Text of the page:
Data analysis

The retrieved data were analyzed for bibliometric indicators using Rstudio software (Rstudio Inc, Boston, USA) with bibliometrix R-package v.3.6.0 (Aria and Cuccurullo 2017). Firstly, the bibliometric analysis was activated in the R environment using the R language "biblioshiny()". The command code opened a biblioshiny web-interface on Google chrome browser which works in synchrony with the R environment. Extracted raw data were imported into the biblioshiny and subsequently converted to a bibliographic data frame. Standard Clarivate Analytics WoS Field Tag codify was used to designate the data frame columns. Descriptive statistics of the dataset implemented include; Author's keyword, keyword plus, annual scientific production, total citation, h_index, most relevant sources, most relevant authors, corresponding author's country, most global cited articles, among others. Bibliographic network matrices were also generated using different bibliographic attributes. Co-occurrence, co-citation, collaboration, among other networks, were automatically computed using bipartite network and visualized by adjusting the network parameters (field, network layout, normalization, node color, clustering algorithm, etc.) and graphical parameters (opacity, number of labels, label size, node shape, edge size etc.) on the biblioshiny web-interface. The percentage frequencies were calculated in Microsoft Excel 2010.

Results

The dynamics of article publication on keratinase research

A total of 330 journal articles on keratinase research were retrieved from the WoS during the defined period of survey (1990–2019), which were published by 142 sources. The metadata contained 1063 authors, from which 1058 authors were in multiple authorships with collaboration index of 3.27 (Table 1). Solo authorship was recorded for 6 articles accounting for about 1.8% of the total documents within the study period. The average citation per article on keratinase research during the three decades of survey was 19.74. The articles' publications were distributed among three languages including English (328 articles; 99.4%), Spanish (1 article; 0.6%) and Portuguese (1 article; 0.6%).

Table 1 Summary of bibliographic dataset on keratinase researches from 1990 to 2019

The distribution of articles published on keratinase research between 1990 and 2019 generally showed evolutionary patterns as shown in Fig. 1. Article productivity was relatively low from 1990 to 2000; however, relatively significant number of publications was recorded in 1992 and 1999, with 5 and 8 published articles, respectively. No published article on keratinase research was obtained in 1994 among the retrieved documents. After the year 2000, scientific production increased tremendously with consistent growth in article publication from 2008 to 2013 (Fig. 1). Nonetheless, a sharp decline in the published articles was observed in 2012. The highest number of publications on keratinase research during the survey period was recorded in 2013, with 28 published articles. Beyond 2013, the number of published articles decreased inconsistently. The average total citation per year during the three decades fluctuated across the board, with the maximum citation of 4.65 recorded in 2000.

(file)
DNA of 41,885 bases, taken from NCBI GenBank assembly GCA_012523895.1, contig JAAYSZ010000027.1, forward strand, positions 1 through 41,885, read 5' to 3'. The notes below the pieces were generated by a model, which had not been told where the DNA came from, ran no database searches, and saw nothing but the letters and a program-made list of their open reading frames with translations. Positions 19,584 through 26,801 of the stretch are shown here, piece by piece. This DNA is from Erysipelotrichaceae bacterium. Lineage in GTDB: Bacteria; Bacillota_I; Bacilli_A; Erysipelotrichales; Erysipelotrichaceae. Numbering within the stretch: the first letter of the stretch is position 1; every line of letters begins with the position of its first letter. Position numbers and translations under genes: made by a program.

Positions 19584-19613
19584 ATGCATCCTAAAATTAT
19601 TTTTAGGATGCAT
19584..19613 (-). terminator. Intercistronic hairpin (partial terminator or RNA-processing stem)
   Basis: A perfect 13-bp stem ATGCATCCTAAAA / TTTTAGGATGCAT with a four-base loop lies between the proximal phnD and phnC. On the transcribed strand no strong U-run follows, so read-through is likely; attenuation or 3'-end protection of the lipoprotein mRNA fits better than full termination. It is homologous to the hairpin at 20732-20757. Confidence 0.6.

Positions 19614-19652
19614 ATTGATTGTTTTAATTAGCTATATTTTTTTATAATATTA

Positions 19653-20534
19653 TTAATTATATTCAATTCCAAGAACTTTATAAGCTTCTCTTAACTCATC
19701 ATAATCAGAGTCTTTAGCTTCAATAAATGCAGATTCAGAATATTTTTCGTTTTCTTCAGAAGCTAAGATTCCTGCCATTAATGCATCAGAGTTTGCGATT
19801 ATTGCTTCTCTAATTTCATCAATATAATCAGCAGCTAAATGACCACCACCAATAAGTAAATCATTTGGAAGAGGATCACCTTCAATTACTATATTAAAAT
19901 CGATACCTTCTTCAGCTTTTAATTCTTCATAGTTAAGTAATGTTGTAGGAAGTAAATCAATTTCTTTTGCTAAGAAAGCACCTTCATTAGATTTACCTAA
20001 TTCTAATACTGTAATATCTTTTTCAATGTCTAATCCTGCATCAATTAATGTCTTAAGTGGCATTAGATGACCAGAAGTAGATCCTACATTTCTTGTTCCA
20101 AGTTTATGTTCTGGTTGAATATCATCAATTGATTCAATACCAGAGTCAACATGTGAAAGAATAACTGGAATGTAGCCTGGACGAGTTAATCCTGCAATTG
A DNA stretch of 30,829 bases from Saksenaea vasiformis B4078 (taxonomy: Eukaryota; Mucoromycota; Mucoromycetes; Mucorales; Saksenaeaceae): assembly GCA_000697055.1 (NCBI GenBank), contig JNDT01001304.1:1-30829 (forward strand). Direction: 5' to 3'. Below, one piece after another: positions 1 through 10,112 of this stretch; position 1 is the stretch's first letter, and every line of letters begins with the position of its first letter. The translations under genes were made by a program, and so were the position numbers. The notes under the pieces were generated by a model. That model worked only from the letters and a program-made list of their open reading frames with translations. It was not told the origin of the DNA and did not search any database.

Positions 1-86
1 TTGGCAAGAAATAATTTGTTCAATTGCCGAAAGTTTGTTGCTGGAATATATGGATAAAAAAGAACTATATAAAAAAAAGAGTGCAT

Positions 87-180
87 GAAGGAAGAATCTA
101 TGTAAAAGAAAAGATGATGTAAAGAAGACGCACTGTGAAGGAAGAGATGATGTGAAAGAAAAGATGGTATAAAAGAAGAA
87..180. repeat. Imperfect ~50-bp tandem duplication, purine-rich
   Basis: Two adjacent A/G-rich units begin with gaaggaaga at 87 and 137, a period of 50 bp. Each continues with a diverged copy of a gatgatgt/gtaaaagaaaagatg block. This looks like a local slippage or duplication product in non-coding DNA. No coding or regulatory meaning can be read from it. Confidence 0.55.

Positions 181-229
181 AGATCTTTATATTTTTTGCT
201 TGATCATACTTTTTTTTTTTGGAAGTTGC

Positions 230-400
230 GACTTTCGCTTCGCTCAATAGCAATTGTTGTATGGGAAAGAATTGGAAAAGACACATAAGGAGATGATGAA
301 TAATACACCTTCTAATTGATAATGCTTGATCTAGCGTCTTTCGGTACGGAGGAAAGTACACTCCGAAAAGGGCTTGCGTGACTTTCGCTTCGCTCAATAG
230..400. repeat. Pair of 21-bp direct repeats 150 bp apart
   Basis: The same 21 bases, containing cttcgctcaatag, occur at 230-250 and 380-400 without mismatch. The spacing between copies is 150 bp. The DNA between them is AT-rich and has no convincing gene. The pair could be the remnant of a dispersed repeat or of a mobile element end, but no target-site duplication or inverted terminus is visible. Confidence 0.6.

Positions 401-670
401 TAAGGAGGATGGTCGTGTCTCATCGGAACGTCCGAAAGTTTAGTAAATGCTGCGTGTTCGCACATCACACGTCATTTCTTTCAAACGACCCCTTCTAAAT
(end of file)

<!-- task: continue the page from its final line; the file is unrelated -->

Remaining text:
Fig. 1
figure1

Keratinase research articles published between 1990 and 2019. The article productivity is shown in bar graph; while line graph represents the average total citation per year (ATCPY)

Keywords associated with keratinase study: indicators of research hotspots

A collection of 727 author's keywords (DE) and 635 keywords-plus (ID) were associated with the 330 documents retrieved from the WoS (Table 1). Among the twenty most relevant author's keywords, keratinase which is the core focus of the study showed the highest frequency (n = 188), which indicated that about 56.97% of the 330 retrieved articles included keratinase in the itemized author's keywords (Table 2). Other top five ranked author’s keywords included; keratin (n = 26), protease (n = 22), purification (n = 21), and feather degradation (n = 20). The twenty topmost author's keywords could be subdivided into various conceptualizations of which the enzyme's name keratinase, protease, keratinases, and keratinolytic protease form the first clade. The second cluster involves the keratinase inducers (keratin and feather). A common node shoulders the microbial producers (Bacillus, Bacillus licheniformis, Pseudomonas aeruginosa, Bacillus pumilus, and Bacillus cereus). Following similar concept, purification, response surface methodology, characterization, optimization, and solid state fermentation are generally anchored on methodology. Furthermore, feather degradation, dehairing and biodegradation represented the potential application of microbial keratinase. Furthermore, 20 most relevant keywords-plus were also presented in Table 2. The topmost five keywords-plus and their frequencies include purification (n = 147), degradation (n = 87), enzymes (n = 67), strain (n = 64) and protease (n = 53). Author's keywords and keywords-plus presented a couple of similar terms, and they are purification, protease, optimization, feather, keratinase, and B. licheniformis.